PRISM is pleased to announce an exhibition of work by Daido Moriyama. An opening reception will be held at the gallery from 7 - 9pm on Friday, July 12 and the exhibition will run through to August 9.
Since the mid 1960s, Daido Moriyama has used a camera to package the world around him. His optics evince the complicated interplay of beauty, depravity, menace and desire in the cultural landscape of Japan during the decades following World War II. His archive of photography is one of the most dense accounts of the tensions produced by the transition from war into an economically integrated, technologically advanced culture. The sudden and rapid synthesis of Japanese and American cultural practices produced strange urban landscapes populated with uncanny characters. Moriyama’s photographs are often absurd and libidinal, functioning as relics of the transient encounters between his gaze and objects of desire and repulsion.
Formally distinguished by high contrast, casual composition and grainy texture, Moriyama developed a photographic aesthetic that helped establish a vision for how the world perceived Japan in the 1960s and onwards. There is, however, something universal at play in his photographs, in that they present the schisms and pluralisms which emerge when advanced capitalism interacts with obedience to tradition.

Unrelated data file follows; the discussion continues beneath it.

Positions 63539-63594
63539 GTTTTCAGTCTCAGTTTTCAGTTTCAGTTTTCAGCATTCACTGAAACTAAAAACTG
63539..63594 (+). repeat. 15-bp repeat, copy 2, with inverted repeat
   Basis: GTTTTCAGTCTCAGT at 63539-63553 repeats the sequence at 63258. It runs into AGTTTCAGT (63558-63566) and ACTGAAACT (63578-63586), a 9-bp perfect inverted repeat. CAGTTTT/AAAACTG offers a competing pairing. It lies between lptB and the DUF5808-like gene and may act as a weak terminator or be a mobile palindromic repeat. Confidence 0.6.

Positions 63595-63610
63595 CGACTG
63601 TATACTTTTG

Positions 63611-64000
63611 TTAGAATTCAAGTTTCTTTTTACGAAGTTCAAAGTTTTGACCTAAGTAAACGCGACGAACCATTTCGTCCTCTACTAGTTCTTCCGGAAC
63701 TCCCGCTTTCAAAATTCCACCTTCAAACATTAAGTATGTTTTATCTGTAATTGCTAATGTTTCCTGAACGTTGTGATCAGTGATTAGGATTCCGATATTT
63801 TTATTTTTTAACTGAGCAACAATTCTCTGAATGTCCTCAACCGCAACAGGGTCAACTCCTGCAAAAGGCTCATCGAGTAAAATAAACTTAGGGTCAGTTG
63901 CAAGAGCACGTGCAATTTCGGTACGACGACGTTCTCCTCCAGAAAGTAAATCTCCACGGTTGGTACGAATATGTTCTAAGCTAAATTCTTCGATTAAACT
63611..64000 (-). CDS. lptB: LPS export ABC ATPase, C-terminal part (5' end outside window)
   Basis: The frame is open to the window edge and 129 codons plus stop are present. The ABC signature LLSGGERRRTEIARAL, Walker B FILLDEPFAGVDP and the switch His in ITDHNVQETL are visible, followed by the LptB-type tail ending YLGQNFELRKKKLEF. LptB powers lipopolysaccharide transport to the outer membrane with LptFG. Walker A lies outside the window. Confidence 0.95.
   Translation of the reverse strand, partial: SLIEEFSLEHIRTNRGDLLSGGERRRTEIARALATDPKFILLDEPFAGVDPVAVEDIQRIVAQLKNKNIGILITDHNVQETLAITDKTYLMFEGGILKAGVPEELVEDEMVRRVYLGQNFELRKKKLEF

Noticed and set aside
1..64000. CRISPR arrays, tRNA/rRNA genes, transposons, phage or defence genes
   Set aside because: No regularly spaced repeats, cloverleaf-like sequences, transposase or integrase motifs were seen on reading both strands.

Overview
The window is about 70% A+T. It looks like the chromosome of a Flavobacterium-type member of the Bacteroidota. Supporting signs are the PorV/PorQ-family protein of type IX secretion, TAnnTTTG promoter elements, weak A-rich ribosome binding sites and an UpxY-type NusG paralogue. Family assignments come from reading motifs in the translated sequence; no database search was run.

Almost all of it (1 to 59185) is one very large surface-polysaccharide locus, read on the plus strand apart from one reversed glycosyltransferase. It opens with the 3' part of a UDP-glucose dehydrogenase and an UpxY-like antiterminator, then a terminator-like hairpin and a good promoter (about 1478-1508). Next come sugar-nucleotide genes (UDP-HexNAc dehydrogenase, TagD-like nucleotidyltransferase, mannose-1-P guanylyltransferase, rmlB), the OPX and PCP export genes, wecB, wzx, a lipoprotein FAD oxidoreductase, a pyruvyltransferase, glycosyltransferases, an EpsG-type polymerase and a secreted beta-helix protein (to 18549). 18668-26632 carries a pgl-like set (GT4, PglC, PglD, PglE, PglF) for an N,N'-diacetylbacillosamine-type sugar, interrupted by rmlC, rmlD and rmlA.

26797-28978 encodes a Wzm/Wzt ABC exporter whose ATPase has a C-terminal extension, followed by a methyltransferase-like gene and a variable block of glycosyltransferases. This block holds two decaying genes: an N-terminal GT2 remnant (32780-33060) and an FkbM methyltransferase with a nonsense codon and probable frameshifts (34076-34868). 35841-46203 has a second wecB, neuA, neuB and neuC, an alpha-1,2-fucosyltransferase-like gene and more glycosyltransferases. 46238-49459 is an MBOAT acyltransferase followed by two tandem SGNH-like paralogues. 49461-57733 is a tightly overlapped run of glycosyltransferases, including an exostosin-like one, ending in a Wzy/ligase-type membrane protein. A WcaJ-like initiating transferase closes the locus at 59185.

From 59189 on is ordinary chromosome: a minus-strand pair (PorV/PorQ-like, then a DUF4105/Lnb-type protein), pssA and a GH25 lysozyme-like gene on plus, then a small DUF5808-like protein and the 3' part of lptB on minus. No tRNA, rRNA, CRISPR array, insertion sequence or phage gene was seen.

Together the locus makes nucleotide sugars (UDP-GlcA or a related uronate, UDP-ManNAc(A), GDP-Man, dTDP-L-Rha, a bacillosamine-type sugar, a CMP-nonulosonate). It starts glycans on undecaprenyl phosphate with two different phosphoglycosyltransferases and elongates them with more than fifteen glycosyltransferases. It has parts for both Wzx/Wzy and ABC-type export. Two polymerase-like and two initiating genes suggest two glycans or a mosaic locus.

PRISM will present a selection of Moriyama’s works that span the arc of his career and demonstrate his innovative and instinctive approach to constructing images.
Moriyama’s work is held in the collections of the Museum of Modern Art, New York, the San Francisco Museum of Modern Art, the Metropolitan Museum of Art, New York, The Getty Museum, Los Angeles, The Museum of Fine Arts, Boston and The Centre Pompidou, Paris. He has presented major solo exhibitions at the San Francisco Museum of Modern Art, The Metropolitan Museum of Art, New York, The Fondation Cartier pour l'Art Contemporain, Paris, The Fotomuseum, Winterthur, Switzerland, The Folkwang, Essen, Germany and the Metropolitan Museum of Photography in Tokyo.